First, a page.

Gattaca Screen Capture

     

    Vincent’s dreams are almost coming true, but just as quickly his dreams are jeopardized when the lead flight director is horribly murdered – unfortunately the investigation has turned up one of Vincent’s “in-valid” eyelashes. Worse, his brother Anton is heading up the investigation. Complicating matters further, Vincent has fallen for a fellow Gattaca employee named Irene (Uma Thurman). Irene’s GQ is not good enough for flight, and has accepted her lesser standing in society. Ethan must escape the investigation while still keeping his astronaut and love life dreams alive.

     

    Gattaca Screen Capture

     

    The Acting: Gattaca boasts a terrific cast in which all key roles are wonderfully delivered. Ethan Hawke provides us with a terrific flawed but inspired faith child. Jude Law is just as good as the crippled GQ has-been, and Uma Thurman performs solidly in a supporting role as the love interest who has given up hope for fulfilling her dreams. The rest of the cast is also solid, including Alan Arkin as a beat cop, and William Lee Scott as Vincent’s brother. Along with solid pacing, the quality of the acting allow us to overlook some of the more problematic aspects of the story.

     

    Gattaca Screen Capture

     

    The Visuals: Gattaca goes for an understated, high-tech view of the future, where we are only treated to the higher echelons of society. Director Andrew Niccol plays with a number of oppressive color schemes to give us a dystopic vibe. Yellows and blacks are constantly employed, as are dull blue-grays to provide us a sense of hopelessness and inevitability. Greens and sleek, shiny charcoal grays are employed to convey the high-tech nature of society. Niccol and Cinematographer Slawomir Idziak consistently provide us with well composed shots and artistic visuals and set pieces that take in a range of lighting and shadows effects.

     

    Gattaca Screen Capture

     

    Surveillance Society Through Genetic Profiling: The vision of a domineering surveillance society we see in Gattaca may be more relevant now than when it was released in 1997. In thinking through a variety of policy options, the United States is currently debating the trade-offs between public safety and personal privacy. Worse, the technology surrounding our personal genetic code is right around the corner that will give insurance companies information on predilections we have toward certain diseases. It is hardly a stretch to imagine corporations and insurance companies engaging in genetic profiling within the next ten years or so. In that sense, Gattaca cuts to the heart of the issue – even though percentages may suggest clear issues with the majority of a population, there will still be outliers like Vincent. Gattaca tells us that personal drive can still overcome genetic superiority.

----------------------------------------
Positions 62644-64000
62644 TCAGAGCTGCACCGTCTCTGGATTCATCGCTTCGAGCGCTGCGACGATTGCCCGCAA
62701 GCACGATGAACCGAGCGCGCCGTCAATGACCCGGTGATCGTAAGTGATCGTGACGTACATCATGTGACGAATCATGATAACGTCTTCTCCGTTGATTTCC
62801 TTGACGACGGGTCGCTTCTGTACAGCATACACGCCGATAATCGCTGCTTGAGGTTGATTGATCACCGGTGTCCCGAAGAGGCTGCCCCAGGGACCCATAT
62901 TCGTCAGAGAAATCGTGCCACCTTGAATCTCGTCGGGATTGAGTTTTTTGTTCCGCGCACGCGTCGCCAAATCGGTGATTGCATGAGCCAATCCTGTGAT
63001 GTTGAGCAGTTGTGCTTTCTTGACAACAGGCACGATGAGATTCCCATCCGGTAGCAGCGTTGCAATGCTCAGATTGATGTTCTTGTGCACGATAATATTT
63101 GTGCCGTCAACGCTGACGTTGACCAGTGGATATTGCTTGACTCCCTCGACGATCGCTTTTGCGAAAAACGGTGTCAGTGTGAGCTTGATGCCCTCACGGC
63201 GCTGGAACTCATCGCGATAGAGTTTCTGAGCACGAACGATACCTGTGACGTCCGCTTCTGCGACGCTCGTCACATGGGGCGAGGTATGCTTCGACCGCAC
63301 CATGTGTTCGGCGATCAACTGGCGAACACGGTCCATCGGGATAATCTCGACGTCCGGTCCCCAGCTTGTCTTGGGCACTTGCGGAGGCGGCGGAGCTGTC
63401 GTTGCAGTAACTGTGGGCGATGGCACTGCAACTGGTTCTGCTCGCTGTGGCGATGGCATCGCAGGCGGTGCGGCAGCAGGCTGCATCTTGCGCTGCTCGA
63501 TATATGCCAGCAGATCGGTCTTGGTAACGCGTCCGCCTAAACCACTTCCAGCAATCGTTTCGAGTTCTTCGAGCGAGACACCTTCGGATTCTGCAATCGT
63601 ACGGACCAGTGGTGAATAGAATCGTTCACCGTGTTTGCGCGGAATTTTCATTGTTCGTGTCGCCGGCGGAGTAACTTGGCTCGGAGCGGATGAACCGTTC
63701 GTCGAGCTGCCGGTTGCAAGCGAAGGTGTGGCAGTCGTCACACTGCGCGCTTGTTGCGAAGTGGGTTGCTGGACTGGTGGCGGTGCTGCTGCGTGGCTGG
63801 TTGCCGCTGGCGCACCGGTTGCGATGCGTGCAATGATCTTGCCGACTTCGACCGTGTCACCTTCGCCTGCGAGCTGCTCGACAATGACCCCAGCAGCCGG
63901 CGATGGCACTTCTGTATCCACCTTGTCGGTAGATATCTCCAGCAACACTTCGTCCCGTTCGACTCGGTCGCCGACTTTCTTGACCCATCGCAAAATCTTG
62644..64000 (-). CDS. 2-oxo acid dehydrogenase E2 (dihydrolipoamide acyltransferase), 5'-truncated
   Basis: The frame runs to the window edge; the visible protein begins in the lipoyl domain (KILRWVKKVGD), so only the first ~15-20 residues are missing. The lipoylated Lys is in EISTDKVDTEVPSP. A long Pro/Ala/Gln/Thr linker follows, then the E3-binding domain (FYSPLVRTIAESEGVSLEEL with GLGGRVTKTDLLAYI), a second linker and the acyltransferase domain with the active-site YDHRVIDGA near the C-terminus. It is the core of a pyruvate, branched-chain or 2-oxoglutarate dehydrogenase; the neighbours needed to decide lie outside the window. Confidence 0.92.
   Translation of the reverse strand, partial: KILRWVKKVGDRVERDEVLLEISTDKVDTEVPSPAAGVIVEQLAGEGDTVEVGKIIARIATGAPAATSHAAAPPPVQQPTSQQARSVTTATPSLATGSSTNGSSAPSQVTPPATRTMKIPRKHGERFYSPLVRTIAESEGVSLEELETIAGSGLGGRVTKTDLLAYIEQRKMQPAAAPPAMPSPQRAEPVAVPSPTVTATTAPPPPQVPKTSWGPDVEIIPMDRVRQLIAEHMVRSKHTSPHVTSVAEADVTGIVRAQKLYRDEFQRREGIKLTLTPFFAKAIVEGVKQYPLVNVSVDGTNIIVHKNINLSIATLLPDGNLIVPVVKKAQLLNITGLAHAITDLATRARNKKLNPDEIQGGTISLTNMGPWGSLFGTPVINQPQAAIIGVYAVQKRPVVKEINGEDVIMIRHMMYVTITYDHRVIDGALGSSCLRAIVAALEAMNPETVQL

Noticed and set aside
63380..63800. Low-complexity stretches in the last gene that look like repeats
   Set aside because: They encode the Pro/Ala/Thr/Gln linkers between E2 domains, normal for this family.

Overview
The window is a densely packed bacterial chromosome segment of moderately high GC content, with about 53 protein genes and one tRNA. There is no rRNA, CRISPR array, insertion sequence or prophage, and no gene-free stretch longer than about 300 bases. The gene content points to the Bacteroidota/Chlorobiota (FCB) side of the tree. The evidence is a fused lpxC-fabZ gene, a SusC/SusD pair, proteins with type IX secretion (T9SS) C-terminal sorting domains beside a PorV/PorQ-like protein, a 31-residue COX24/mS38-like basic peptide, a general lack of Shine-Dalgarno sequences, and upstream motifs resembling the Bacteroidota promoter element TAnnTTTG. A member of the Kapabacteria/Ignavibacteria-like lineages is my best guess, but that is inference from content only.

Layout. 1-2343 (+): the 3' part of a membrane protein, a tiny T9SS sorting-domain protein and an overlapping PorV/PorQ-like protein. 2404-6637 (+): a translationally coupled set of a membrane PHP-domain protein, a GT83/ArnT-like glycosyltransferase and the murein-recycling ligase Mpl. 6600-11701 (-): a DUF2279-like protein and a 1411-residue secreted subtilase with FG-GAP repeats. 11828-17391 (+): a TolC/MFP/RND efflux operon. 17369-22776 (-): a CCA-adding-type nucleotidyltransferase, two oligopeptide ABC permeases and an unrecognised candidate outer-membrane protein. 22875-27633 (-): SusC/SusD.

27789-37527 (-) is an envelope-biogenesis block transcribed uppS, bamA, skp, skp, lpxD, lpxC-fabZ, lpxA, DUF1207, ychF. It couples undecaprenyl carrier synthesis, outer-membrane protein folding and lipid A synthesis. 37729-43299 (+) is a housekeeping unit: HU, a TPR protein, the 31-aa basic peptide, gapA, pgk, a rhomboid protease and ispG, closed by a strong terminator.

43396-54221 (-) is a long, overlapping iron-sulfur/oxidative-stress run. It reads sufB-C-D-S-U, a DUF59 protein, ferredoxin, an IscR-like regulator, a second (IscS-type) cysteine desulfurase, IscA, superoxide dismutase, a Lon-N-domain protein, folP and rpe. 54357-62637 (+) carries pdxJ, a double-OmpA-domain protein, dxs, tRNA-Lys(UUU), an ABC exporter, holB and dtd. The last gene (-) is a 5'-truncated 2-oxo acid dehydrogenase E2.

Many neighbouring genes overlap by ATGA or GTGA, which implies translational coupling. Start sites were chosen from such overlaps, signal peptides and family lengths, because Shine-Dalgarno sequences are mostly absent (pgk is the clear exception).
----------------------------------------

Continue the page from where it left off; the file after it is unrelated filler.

Gattaca Screen Capture

     

    Genetics Is Overplayed: In many ways, Gattaca is a one trick pony in that it examines a world where genetic profiling drives virtually every aspect of society. While the vision is motivating, we are left wondering why extreme advances in genetics don’t lead to improvements in medical care. For instance, a prediction upon birth that a heart has a 99% of failure by age 30 is based on an assumption medical treatments will remain static. For the viewer to buy this vision of the future, we must believe that society has given up on the long-standing notion that technology can cure all ills. On a lesser scale, one wonders why a corporation as powerful as the Gattaca Corporation cannot figure a more streamlined method of ensuring the loyalty of their employees – one wonders who any work is ever done considering the employees seem to spent a significant amount of time verifying their identity and drug free status through the daily gauntlet of surveillance testing.

     

    Gattaca Screen Capture

     

    The Bottom Line: Gattaca is a very well made film that provides us a valuable cautionary tale into how genetic engineering abuses could lead to significant societal maladies. The pacing, acting and cinematography are all of consistently high quality. That said, the world of Gattaca isn’t as coherent as I would have liked. We get no sense of the political implications of genetic profiling, nor do we see any innovations other than genetic engineering. In this sense the future setting is perhaps more simplistic than was necessary. Additionally, some of the plot points seem over-contrived. The last week of Vincent’s life prior to launch has too much going on (a new love interest, a murder investigation headed up by his brother, issues with Jerome), and there was probably a bit of overkill on the sentimental ending. That said, Gattaca is a great flick, and very much deserves a viewing.

     

    This post has been filed under Security-Surveillance State, Dystopic Future Movies, 8 Star Movies, Cyberpunk movies from 1990 – 1999 by SFAM.
    Please follow and like us:

    Equilibrium

    November 14, 2006

    Movie Review By: SFAM

    Year: 2002

    Directed by: Kurt Wimmer

    Written by: Kurt Wimmer

    IMDB Reference

    Degree of Cyberpunk Visuals: High

    Correlation to Cyberpunk Themes: Medium

    Key Cast Members:

  • Cleric John Preston: Christian Bale
  • Dupont: Angus Macfadyen